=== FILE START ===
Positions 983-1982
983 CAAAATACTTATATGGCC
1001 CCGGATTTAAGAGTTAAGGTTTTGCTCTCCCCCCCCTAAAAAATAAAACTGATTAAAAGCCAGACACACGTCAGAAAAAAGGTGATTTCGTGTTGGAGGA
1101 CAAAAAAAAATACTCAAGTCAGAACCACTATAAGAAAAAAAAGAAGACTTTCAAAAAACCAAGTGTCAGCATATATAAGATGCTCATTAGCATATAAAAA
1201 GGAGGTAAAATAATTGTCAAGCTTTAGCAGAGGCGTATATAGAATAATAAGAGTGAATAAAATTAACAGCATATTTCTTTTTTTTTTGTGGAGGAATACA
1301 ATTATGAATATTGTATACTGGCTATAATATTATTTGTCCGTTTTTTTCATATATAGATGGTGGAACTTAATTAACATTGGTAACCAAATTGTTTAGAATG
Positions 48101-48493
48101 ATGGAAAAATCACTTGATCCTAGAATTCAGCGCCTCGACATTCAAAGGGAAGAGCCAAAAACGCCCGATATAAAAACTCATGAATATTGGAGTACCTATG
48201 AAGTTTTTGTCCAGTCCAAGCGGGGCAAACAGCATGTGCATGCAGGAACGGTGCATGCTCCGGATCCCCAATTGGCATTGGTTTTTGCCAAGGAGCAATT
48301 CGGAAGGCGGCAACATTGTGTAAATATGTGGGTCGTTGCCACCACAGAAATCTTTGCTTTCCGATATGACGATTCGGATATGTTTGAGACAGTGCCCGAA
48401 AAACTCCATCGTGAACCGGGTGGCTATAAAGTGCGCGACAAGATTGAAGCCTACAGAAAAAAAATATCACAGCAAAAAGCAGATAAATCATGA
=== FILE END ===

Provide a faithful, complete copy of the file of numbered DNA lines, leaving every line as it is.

Positions 983-1982
983 CAAAATACTTATATGGCC
1001 CCGGATTTAAGAGTTAAGGTTTTGCTCTCCCCCCCCTAAAAAATAAAACTGATTAAAAGCCAGACACACGTCAGAAAAAAGGTGATTTCGTGTTGGAGGA
1101 CAAAAAAAAATACTCAAGTCAGAACCACTATAAGAAAAAAAAGAAGACTTTCAAAAAACCAAGTGTCAGCATATATAAGATGCTCATTAGCATATAAAAA
1201 GGAGGTAAAATAATTGTCAAGCTTTAGCAGAGGCGTATATAGAATAATAAGAGTGAATAAAATTAACAGCATATTTCTTTTTTTTTTGTGGAGGAATACA
1301 ATTATGAATATTGTATACTGGCTATAATATTATTTGTCCGTTTTTTTCATATATAGATGGTGGAACTTAATTAACATTGGTAACCAAATTGTTTAGAATG
Positions 48101-48493
48101 ATGGAAAAATCACTTGATCCTAGAATTCAGCGCCTCGACATTCAAAGGGAAGAGCCAAAAACGCCCGATATAAAAACTCATGAATATTGGAGTACCTATG
48201 AAGTTTTTGTCCAGTCCAAGCGGGGCAAACAGCATGTGCATGCAGGAACGGTGCATGCTCCGGATCCCCAATTGGCATTGGTTTTTGCCAAGGAGCAATT
48301 CGGAAGGCGGCAACATTGTGTAAATATGTGGGTCGTTGCCACCACAGAAATCTTTGCTTTCCGATATGACGATTCGGATATGTTTGAGACAGTGCCCGAA
48401 AAACTCCATCGTGAACCGGGTGGCTATAAAGTGCGCGACAAGATTGAAGCCTACAGAAAAAAAATATCACAGCAAAAAGCAGATAAATCATGA